Review of Control by Kim Curran (Strange Chemistry paperback, August 6, 2013)
This young adult science fiction tale is set in modern day Britain and centers on a group of teens who work for the Agency for the Regulation and Evaluation of Shifters, or ARES for short. Shifters are people who can go back over their life choices and take an alternative path; normally, only teens are shifters, but adults can acquire the ability by having that section of a child’s brain that grants this power transplanted into their own, a surgical procedure that is highly illegal. Scott and Aubrey are teens who are responsible for finding those shifting adults and capturing them. Control is the second volume in the series with the first one being called Shift.
Shifters come in different types including ones who can use their abilities to influence the decisions of others. Running into an adult with this power makes Scott and Aubrey’s job very difficult and dangerous. Scott can remember the alternate realities that he was experiencing before the shift so he realizes when things change but not necessarily what was shifted to create the new reality. He can also fix things so other shifters can’t change their decisions. Aubrey can spot shift points but she can’t remember previous realities.
The two teens find all the adult shifters but one, of whom they can find no trace. Eventually someone who knows the adult gives them a clue and they are able to find the last one. The fight with the last adult shifter is complicated, dangerous, involves multiple shifts and some major society changes including one which has a major impact on Scott and Aubrey’s relationship. It will be interesting to see the story pick up from here because the tone will be very different because of the society changes.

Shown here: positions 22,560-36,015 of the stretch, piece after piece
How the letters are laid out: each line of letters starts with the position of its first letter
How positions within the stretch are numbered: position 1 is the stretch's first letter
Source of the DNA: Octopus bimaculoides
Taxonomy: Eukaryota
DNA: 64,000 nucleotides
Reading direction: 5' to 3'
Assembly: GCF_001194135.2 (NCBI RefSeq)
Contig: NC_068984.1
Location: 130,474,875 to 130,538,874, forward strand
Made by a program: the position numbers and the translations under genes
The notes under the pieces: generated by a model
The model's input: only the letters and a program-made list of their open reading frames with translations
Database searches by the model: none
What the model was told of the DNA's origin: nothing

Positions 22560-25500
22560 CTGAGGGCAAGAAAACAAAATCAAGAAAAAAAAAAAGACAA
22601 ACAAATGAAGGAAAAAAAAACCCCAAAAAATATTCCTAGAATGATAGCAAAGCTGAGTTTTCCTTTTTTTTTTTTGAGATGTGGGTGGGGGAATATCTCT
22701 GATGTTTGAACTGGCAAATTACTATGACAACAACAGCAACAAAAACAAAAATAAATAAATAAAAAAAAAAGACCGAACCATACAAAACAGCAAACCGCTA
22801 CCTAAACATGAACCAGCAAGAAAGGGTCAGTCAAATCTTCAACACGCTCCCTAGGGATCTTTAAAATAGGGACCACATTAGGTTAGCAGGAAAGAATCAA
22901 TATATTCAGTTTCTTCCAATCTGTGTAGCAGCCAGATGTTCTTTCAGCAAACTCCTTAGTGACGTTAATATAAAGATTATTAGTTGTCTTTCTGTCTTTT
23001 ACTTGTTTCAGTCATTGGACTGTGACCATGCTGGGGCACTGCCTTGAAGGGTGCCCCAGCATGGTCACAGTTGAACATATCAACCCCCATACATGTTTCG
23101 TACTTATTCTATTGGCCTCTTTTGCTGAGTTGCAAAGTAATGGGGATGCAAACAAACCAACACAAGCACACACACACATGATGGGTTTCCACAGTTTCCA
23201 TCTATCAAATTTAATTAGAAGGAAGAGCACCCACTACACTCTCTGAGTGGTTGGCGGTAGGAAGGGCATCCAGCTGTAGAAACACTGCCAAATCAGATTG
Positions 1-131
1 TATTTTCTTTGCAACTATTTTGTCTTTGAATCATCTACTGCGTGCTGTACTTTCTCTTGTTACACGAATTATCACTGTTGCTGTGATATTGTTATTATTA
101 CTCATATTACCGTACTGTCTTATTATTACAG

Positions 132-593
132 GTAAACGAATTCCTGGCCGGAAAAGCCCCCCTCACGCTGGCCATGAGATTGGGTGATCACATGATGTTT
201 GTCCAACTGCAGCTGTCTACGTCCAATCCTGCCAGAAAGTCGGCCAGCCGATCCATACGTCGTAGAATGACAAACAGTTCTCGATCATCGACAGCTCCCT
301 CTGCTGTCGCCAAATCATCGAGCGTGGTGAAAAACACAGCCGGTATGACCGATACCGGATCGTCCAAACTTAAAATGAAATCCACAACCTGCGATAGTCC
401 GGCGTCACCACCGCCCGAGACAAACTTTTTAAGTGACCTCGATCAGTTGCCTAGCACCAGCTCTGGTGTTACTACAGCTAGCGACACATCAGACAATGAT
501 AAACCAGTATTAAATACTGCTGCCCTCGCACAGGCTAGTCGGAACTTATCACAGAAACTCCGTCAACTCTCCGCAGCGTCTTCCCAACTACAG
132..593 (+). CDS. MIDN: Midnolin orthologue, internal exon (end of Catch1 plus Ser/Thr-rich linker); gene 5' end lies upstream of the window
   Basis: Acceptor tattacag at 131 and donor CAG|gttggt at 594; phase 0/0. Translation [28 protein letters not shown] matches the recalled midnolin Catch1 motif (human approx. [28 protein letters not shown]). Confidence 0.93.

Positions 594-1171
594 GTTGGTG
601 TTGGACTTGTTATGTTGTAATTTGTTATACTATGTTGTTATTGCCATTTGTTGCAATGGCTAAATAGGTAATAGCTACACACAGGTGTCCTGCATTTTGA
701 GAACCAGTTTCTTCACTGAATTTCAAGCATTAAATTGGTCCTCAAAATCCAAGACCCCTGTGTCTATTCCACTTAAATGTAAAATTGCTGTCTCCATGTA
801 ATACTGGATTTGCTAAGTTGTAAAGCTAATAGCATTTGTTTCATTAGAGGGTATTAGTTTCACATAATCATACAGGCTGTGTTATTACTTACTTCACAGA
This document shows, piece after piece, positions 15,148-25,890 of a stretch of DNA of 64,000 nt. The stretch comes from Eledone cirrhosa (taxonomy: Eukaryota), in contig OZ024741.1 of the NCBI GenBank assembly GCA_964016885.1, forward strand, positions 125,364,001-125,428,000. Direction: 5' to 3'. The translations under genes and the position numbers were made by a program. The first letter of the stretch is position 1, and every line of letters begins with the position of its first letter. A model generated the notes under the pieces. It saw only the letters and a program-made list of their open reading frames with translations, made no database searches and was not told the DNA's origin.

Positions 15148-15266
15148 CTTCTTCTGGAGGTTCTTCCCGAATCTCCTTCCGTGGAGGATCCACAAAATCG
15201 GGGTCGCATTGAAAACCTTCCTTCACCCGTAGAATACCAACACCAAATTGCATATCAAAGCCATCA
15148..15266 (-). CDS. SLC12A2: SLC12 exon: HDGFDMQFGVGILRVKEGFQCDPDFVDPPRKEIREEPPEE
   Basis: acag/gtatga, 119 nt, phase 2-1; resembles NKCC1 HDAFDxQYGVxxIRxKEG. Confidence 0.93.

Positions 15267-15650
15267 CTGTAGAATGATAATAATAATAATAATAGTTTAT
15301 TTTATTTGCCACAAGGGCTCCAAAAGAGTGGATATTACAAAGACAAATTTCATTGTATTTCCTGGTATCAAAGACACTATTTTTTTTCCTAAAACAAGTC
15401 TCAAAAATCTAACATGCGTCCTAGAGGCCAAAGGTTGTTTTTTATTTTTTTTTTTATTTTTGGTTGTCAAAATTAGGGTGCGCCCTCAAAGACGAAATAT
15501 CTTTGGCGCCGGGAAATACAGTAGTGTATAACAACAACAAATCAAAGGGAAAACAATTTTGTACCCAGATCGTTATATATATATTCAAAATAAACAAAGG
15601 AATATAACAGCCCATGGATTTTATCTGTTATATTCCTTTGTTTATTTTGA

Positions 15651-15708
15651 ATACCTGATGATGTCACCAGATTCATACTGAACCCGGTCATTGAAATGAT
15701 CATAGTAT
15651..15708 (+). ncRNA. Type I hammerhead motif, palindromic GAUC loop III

Scott and Aubrey are interesting teens who seem typical of British teens, but for an American audience they may seem very independent for their age, particularly when it comes to getting around by themselves. Their relationship is kind of a blur between best friends and young lovers which is typical of teens, who often get together because they share an interest, in this case the ability to shift, which results in a job for a government group which acts as kind of a school for shifters. The Britain they inhabit is realistic, but the various shifts mean it is not our modern day Britain. It is interesting to see the teens running around Britain but a version which may suddenly result in a strange building or a missing building compared to our world. American readers should find the British setting interesting and informative without the story being filled with data dumps. Solving a mystery while people shift your reality results in some interesting changes and coincidences which allow Aubrey and Scott to find the last adult shifter but they are left in a very different situation in how the ARES operates and what each of their positions in ARES are. The next book will be in a universe which will have completely new rules from the one in place when this book started so having the characters explore that world will be interesting and different from the first two volumes. The characters and plot are interesting enough to keep an adult interested and the type of decisions the teens choose to change could be an important family discussion point if both young adults and parents read the book. For any readers of near future science fiction whether they be teens or adults, this is a good reading choice.
Review of The Weight of Souls by Bryony Pearce (Strange Chemistry hardback Aug 6, 2013)